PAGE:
Detection of Adulterants In Morphine Sulfate Solutions Using UV/Vis NanoPhotometer® Instrumentation

NanoPhotometer® Application Notes

Katherine A. Roberts, PhD and Thomas Sahiri, PhD
Implen GmbH, Munich, Germany


A growing problem among California’s Emergency Medical Services is the theft of morphine from vials that are stored in their emergency vehicles and substituting the morphine with saline or other solutions. This study focuses on this specific problem. The objective was to develop and test a simple, rapid, reliable and reproducible procedure to detect whether a morphine sulfate solution has been adulterated.

The research was restricted to diluting a 4 mg/ml dose of morphine sulfate contained in a carpuject cartridge. The following four solutions were used to dilute morphine sulfate: nanopure water, saline, diphenylamine, and epinephrine. The effect of diluting morphine sulfate with each of the solutions was measured by UV/VIS spectrophotometry using an Implen NanoPhotometer®. Ten replicate measurements of the absorbance values were obtained for five concentrations of each adulterated morphine solution to determine the mean absorbance values.


The literature on the subject of drug tampering activity (scholarly or otherwise) is limited to a few articles, a book and a number of newspaper reports. The limited literature concerns the restricted areas where the tampering activity takes place. In hospitals, access to controlled substances is secured and available only to authorized professionals, some of whom take advantage of their privileges to tamper with drugs away from peer oversight and public scrutiny. The tampering of drugs aboard a medical emergency vehicle is even more difficult to detect. The vehicles are constructed to block public view from the interior area where patients are treated and transported. Thus, only two operators have immediate and continual access to morphine and potential drug diluents.

These individuals often form a close camaraderie and become bound by a mutual code of silence in an environment that is highly conducive to tampering. An overwhelming number of tampering cases go undetected, unreported and unexamined, with press accounts surfacing only when they bear serious consequences.

Purpose of Study

The study was designed to create a rapid, reproducible, reliable, robust and ostensibly cost-effective analytical approach to detect cases of tampered morphine.
A NanoPhotometer® instrument (Implen, Inc.) was evaluated to determine if it meets these criteria. The analysis focused on adulterating morphine sulfate solutions with various substances/pharmaceuticals commonly available to emergency medical technicians. Serial dilutions of morphine sulfate were also prepared with each adulterant to simulate tampering. A UV/VIS NanoPhotometer® instrument was evaluated as a potentially viable technique to detect the presence of an adulterant in morphine sulfate.

Materials and Methods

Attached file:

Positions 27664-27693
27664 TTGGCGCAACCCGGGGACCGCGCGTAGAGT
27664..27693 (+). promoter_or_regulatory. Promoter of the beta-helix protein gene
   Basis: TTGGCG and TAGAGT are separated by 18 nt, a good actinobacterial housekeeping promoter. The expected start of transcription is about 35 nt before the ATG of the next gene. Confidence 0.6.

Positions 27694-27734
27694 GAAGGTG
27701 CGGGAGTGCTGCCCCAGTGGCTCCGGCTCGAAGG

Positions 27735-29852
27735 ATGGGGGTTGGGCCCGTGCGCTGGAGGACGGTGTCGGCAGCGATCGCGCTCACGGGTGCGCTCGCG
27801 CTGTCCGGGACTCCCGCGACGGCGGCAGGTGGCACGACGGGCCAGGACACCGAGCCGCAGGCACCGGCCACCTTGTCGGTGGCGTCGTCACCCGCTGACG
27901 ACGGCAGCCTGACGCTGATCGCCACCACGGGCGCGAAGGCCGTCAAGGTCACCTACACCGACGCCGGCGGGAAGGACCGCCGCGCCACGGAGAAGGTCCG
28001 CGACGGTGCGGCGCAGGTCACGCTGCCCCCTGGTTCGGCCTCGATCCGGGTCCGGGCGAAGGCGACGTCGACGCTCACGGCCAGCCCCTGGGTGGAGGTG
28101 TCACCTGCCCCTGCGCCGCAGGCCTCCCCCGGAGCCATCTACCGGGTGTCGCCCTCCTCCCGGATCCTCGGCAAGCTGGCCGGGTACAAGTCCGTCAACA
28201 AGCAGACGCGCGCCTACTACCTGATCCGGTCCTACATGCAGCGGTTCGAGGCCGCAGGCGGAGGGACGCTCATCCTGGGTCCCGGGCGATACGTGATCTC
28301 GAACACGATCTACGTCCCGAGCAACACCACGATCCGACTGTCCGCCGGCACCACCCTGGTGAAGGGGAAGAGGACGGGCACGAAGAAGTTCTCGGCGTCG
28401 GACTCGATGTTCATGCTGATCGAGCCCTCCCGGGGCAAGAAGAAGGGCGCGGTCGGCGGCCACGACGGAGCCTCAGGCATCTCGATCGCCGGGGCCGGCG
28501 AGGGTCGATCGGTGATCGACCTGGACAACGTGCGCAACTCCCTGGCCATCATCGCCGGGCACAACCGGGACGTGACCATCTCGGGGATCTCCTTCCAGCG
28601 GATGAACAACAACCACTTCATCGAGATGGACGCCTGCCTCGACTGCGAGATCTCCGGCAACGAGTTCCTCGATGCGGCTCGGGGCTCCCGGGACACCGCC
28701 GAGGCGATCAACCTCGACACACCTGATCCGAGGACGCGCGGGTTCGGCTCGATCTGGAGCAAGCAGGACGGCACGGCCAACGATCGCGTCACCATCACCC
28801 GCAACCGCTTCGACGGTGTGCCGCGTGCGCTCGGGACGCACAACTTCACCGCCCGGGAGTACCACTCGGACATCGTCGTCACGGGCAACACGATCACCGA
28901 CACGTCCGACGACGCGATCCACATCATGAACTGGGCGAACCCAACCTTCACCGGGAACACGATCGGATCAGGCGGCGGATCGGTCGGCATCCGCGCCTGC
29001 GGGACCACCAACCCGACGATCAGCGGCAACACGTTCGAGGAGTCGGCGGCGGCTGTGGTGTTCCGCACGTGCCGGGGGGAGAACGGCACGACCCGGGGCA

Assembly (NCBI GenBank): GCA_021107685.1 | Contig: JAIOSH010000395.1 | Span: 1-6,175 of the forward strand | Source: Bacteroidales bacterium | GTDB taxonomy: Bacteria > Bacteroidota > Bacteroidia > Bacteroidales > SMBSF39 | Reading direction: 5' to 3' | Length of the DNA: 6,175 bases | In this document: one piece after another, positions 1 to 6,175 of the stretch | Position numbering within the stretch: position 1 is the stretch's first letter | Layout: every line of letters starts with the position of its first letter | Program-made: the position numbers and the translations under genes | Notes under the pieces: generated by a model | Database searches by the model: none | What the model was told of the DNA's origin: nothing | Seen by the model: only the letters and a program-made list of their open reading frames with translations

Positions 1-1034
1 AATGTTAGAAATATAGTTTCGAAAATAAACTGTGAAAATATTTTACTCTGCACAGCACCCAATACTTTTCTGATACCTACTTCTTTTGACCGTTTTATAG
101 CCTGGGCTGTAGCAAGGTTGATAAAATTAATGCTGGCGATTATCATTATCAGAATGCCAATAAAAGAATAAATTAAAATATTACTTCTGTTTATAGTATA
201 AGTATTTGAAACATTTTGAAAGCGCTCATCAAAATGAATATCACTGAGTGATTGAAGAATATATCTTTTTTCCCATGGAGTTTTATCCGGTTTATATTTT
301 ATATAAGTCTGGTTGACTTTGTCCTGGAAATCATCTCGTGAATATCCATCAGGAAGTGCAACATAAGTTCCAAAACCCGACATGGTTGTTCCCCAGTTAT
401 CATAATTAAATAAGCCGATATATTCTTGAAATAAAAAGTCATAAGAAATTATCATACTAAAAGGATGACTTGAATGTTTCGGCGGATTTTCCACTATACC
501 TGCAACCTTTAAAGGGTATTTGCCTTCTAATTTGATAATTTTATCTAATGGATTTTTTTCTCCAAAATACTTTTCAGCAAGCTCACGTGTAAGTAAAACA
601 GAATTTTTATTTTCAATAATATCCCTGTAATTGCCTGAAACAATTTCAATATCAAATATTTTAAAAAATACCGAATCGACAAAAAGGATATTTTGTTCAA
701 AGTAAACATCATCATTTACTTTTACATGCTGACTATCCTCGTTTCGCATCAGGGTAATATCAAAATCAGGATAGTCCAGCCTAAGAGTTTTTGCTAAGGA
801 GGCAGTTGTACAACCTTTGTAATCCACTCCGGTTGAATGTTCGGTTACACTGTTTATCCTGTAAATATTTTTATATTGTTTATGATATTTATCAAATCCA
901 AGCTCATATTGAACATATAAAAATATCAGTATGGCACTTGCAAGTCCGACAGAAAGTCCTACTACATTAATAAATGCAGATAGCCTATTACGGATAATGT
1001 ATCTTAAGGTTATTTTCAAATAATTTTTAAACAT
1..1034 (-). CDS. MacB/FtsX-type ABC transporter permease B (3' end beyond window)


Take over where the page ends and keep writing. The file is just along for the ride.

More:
The pharmaceuticals were supplied to CSULA by the Ventura County Emergency Medical Service Agency in conjunction with the County Pharmacy Administration of Los Angeles. This study was limited to the following pharmaceuticals that are currently available on mobile emergency vehicles and limited to the following: 4 mg/ml morphine sulfate and 0.9% Sodium Chloride Injection (Hospira); 50 mg/ml diphenhydramine (Baxter Healthcare); 2.5 mg/ml epinephrine (manufacturer unknown). In addition, physiological saline (0.9%)and nanopure water were used as diluents. A 2 μl sample volume was used for each analysis and all samples were analyzed in replicates of 10.


With respect to the adulterants evaluated, the findings support that the Implen NanoPhotometer® instrument provides an affordable, sensitive, reliable and portable screening test to detect tampered morphine.

Adulterated morphine was detected based on either qualitative (diphenylamine) or quantitative (saline, nanopure water, and epinephrine) differences observed in the UV spectra.

A linear relationship was established between the mean morphine concentration of morphine and the corresponding absorbance, in accordance with Beer’s law. It was determined that the saline, nanopure water and epinephrine adulterants did not interfere with absorbance of morphine at 269 nm, as observed by the linear relationship between the concentration of morphine and the corresponding absorbance value. R-square, as a coefficient of determination, consistently indicated a clear positive correlation among measured values.

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Select References

Cheung J, Chong S, Kitrenos J, & Fung H. (1991).
Use of refractometers to detect controlled-substance tampering.
American Journal of Hospital Pharmacists, 48, 1488-92

Gill D, Goodwin S, Knudsen A, & Wade C. (1990).
Refractometer screening of controlled substances in an operating room satellite pharmacy.
American Journal of Hospital Pharmacists, 47, 817-18.

O’Neal B, Bass K, & Siegel J. (2007). Prevention of controlled substance diversion-scope, strategy, and tactics.
Hospital Pharmacy, 42, 359-67.


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